How to sweeten your life – the healthy way

| Post published on June 1, 2022
minute reading time

Most of us love a sweet taste – we have evolved to like it. Natural sweetness comes from sugar, which is a source of energy. During our evolution, people didn’t always have an abundance of food and when they found something sweet, it meant a valuable source of energy and signal to the brain to search for more.

That was then but now there is too much sugar everywhere and we have the opposite problem – how to enjoy the taste but not overload on it.

 

Sucrose aka Sugar

Sucrose, commonly known as table sugar, is a simple sugar made up of glucose and fructose and usually extracted from sugar cane or sugar beet. When you eat sucrose, the enzymes in your gut split the molecule into glucose and fructose and they then each follow their own absorption route – glucose increases your blood sugar levels, provides energy to cells and excess may be eventually stored as fat. Fructose, on the other hand, is processed in the liver and may also be turned into fat so it follows that eating more than just small amounts of sugar can cause weight gain.

Note: Golden syrup is pure sugar syrup and nutritionally is no different to table sugar.

 

Molasses (Black Treacle)

Before sugar cane becomes sugar, it goes through several stages of processing – one of which produces a thick, syrupy liquid that still contains many of the plant’s natural vitamins and minerals – molasses. It contains a lot of sugar but is also rich in iron, magnesium, potassium and manganese. If you like the taste of molasses, it’s certainly a healthier option than sugar.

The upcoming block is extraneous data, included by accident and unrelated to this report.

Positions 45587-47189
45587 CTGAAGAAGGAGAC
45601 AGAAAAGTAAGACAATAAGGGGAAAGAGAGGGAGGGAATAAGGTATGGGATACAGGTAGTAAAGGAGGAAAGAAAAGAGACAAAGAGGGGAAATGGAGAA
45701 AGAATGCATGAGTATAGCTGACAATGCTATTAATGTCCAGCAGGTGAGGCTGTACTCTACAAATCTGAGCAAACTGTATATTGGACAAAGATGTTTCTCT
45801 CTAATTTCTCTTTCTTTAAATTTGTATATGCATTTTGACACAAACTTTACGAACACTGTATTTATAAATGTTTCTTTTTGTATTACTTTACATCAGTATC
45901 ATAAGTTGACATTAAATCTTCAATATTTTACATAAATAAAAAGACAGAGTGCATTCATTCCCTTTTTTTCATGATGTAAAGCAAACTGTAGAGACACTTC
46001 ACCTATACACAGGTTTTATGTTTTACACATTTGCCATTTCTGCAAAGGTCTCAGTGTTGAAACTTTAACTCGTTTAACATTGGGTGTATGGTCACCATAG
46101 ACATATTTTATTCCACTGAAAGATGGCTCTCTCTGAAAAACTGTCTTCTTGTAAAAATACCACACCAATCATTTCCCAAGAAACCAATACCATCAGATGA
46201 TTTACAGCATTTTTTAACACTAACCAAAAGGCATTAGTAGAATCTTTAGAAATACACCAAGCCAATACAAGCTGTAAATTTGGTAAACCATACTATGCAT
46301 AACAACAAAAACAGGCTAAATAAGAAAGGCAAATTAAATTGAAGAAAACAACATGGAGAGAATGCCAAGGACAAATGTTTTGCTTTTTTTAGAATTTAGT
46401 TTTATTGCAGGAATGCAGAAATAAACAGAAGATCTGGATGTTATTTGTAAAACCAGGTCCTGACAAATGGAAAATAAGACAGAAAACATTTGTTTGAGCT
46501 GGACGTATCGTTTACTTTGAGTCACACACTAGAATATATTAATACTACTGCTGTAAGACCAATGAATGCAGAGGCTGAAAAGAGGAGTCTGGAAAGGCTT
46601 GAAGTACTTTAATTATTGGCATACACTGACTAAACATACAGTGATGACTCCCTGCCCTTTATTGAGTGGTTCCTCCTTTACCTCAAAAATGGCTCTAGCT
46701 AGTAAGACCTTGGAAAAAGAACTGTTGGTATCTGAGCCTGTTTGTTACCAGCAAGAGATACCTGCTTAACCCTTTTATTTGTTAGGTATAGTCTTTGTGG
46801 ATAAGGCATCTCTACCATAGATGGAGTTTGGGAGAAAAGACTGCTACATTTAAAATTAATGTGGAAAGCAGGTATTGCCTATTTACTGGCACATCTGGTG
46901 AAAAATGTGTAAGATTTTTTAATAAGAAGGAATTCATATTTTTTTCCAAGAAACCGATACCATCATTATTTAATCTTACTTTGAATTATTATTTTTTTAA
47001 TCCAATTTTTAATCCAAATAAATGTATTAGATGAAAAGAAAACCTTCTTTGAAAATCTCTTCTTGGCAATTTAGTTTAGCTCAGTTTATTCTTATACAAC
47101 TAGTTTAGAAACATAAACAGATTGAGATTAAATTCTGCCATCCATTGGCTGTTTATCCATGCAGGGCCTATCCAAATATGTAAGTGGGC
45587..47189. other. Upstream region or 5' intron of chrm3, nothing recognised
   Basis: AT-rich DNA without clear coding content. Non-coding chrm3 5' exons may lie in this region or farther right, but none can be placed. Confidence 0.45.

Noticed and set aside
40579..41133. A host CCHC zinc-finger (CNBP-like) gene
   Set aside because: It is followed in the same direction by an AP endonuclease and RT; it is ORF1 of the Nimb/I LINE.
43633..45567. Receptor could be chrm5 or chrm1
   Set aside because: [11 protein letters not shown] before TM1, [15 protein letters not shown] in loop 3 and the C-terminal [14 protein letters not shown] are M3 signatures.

Brown, Cane and Muscovado Sugar

Brown sugar – unless it states specifically what it is – is usually just white sugar with a little molasses added to give it a darker colour. Raw cane sugar and its many varieties (such as muscovado, turbinado or demerara) are somewhat healthier as they retain small amounts of natural vitamins and minerals.

 

Agave Syrup

Agave syrup consists mainly of fructose, which is absorbed more slowly than glucose and doesn’t cause blood sugar spikes. However, that’s about the only benefit. Despite ‘natural’ claims, it’s still a very processed product and with minimal amounts of nutrients.

 

Maple Syrup

While maple syrup is mostly sucrose, it’s also surprisingly rich in riboflavin (vitamin B2), the mineral manganese and contains some antioxidants. However, thanks to its high sugar content, it’s only slightly healthier than regular sugar.

 

Rice syrup

Rice syrup is made from rice starch and is clear. It is broken down in the body into glucose – pure sugar – and is not a healthy alternative.

 

Date syrup

Mainly composed of fructose but also contains fibre, protein, some B vitamins, iron, calcium, magnesium, potassium and antioxidants. A healthier alternative to other syrups but too much can contribute to weight gain.

 

Chicory root syrup